Any contextualist approach to knowledge has to provide a plausible definition of the concept of context and spell out the mechanisms of context changes. Since it is the dynamics of context change that carry the main weight of the contextualist position, not every mechanism will be capable of filling that role. In particular, I argue that one class of mechanisms that is most popularly held to account for context changes, namely those that arise out of shifts of conversational parameters in (...) discourses involving knowledge claims, are not suited to the job because they cannot account for the genuinely epistemic nature of the context shift. A form of epistemic contextualism that defines the context through the structure of our epistemic projects is suggested. Context changes in this account are linked to changes in the background assumptions operative in our epistemic projects and the methods used to carry out our inquiries. (shrink)
According to Antonia Barkes version of contextualism, epistemic contextualism, a context is defined by a method and its associated assumptions. The subject has to make the assumption that the method is adequate or reliable and that good working conditions hold in order to arrive at knowledge by employing the method. I will criticize Barkes claim that epistemic contextualism can provide a more satisfactory explanation or motivation for context shifts than conversational contextualism (in particular, David Lewiss contextualism). Two more points (...) of criticizm will be presented, which are meant to show that epistemic contextualism presupposes epistemic internalism, and that (epistemic) contextualism leads to an implausible view about which parameters the special achievement that is constitutive of knowledge depends on. I suggest that, contra (epistemic) contextualism, knowledge is a more robust phenomenon that does not depend on whether anyone calls into question any assumptions or raises skeptical doubts in conversation or in his or her mind (as, for example, Fred Dretskes account says). I indicate how this can be reconciled with the phenomenon that knowledge attributions are somewhat unstable and seemingly context-dependent. (shrink)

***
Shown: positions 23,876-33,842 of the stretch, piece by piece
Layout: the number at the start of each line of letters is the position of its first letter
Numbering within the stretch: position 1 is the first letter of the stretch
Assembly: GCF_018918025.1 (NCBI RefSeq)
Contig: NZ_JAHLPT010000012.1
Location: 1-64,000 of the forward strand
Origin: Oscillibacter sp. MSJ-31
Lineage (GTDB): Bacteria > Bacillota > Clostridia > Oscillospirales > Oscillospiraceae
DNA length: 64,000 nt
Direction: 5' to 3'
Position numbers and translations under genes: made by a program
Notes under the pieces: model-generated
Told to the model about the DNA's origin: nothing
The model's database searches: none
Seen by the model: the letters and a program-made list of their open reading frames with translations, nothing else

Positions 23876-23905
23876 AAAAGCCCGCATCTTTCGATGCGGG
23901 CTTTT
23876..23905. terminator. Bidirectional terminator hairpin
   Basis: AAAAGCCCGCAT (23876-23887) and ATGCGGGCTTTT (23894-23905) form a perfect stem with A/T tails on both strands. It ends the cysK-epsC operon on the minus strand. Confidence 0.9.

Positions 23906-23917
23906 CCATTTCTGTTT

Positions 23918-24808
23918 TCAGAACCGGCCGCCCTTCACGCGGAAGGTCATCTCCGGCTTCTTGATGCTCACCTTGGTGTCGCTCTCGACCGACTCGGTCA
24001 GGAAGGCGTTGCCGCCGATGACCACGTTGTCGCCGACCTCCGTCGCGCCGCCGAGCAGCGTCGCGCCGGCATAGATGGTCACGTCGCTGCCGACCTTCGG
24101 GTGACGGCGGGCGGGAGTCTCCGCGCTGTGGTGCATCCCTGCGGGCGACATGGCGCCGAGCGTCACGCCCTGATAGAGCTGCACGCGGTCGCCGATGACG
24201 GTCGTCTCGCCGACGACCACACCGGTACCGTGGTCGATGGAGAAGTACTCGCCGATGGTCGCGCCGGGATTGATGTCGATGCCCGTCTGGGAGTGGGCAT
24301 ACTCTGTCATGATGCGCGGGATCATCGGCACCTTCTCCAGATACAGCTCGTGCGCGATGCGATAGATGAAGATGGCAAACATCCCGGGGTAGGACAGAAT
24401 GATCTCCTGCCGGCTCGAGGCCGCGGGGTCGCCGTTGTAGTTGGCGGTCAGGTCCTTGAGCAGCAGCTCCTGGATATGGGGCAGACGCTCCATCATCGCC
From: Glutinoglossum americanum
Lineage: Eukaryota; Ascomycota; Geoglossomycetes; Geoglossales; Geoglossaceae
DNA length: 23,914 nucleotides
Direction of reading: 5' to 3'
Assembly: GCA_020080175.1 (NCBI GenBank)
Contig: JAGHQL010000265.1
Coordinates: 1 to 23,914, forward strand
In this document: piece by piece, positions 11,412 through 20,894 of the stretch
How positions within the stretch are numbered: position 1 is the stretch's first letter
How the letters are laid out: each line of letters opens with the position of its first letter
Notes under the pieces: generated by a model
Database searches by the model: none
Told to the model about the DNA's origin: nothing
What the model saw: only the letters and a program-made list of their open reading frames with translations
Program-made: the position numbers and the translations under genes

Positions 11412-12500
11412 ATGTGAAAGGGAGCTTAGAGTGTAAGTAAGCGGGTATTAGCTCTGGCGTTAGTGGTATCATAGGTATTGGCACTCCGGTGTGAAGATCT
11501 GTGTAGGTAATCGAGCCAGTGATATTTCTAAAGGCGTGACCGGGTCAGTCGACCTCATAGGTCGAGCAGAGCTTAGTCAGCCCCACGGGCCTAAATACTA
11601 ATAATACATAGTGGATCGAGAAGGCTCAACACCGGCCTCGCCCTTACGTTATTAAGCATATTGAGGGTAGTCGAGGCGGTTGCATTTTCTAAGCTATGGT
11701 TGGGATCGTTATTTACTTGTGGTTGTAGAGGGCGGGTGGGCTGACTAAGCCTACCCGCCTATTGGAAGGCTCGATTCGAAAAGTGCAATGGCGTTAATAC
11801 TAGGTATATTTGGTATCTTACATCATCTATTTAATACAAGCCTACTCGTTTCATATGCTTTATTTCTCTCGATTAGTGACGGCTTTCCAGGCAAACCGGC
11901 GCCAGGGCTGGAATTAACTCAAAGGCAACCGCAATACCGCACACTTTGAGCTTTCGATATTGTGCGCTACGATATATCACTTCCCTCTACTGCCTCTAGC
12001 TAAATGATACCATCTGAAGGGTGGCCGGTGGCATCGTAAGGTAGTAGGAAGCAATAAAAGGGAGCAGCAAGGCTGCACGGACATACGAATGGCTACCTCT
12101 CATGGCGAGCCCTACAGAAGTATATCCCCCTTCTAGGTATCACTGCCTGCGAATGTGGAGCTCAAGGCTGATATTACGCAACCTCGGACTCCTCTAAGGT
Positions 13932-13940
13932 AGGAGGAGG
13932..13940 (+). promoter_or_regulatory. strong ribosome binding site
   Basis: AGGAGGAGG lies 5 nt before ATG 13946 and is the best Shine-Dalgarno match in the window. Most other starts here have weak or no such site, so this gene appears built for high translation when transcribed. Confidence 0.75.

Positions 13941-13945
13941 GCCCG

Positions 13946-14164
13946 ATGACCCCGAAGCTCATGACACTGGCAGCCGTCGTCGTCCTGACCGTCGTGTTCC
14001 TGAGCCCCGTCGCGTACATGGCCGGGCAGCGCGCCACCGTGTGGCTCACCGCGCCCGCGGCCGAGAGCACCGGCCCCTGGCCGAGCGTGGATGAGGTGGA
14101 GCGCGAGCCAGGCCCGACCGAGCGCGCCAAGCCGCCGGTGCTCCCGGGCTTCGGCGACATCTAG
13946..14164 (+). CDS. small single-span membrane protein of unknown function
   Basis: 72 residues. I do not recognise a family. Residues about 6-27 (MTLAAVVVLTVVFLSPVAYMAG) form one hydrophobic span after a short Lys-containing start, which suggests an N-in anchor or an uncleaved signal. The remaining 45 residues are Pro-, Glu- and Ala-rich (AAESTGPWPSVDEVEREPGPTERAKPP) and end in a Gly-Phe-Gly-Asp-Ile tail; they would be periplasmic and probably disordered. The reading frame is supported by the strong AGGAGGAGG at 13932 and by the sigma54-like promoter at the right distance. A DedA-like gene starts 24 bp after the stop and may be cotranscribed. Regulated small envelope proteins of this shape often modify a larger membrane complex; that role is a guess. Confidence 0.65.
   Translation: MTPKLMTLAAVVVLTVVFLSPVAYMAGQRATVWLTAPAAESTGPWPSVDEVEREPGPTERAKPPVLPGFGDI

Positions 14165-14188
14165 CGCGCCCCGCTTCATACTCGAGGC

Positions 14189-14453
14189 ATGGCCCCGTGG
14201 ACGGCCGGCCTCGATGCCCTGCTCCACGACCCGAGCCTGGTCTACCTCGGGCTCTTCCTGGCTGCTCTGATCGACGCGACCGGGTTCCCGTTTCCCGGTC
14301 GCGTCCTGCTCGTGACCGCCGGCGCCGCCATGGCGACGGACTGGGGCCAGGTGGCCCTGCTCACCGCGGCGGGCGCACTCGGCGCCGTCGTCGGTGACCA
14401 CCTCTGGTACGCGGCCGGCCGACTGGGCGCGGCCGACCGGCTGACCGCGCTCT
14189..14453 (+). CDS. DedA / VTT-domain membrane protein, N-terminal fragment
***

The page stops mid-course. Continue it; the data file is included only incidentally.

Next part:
The institutions of science arecomposed of communities with conflicting andoverlapping interests. In the United States,the internal governance of science resemblesthe structure of republican government,particularly in its fragmentation,representation, and extension. This articlecalls upon Michael Polanyi's metaphor of a`Republic of Science' in the context ofAmerican history and political theory, toexamine the ways in which these interests arerepresented. Using the metaphor obliges us toask about rules of citizenship in the`Republic', and to determine whether those whopay for science should also be represented inits institutions.
This article contains the notes made by the Italian poetess Antonia Pozzi while attending the university courses held by Antonio Banfi during 1931-1932 and 1932-1933. They are useful for an understanding not only of her academic studies but also of Banfi’s thinking on aesthetics in the 1930s. In two appendices, the Author describes the content of the Italian philosopher’s courses on aesthetics between 1931-1932 and 1934-1935 and Antonia Pozzi’s university career. Unpublished until now, these notes by a student (...) are the only existing record of those courses since Banfi’s lecture notes never appeared in print. (shrink)
: Soulez's work focuses on the ethical dimension of philosophy manifested in the way in which thought engages and transforms an acting subject on a formal level, beyond what is "said" as such, including any explicitly ethical statements. Wittgenstein's injunction to "silence" on certain ethical matters does not, for Soulez, prevent his being a thinker of the ethical stakes of philosophy, contrary to more orthodox readings of the analytical tradition.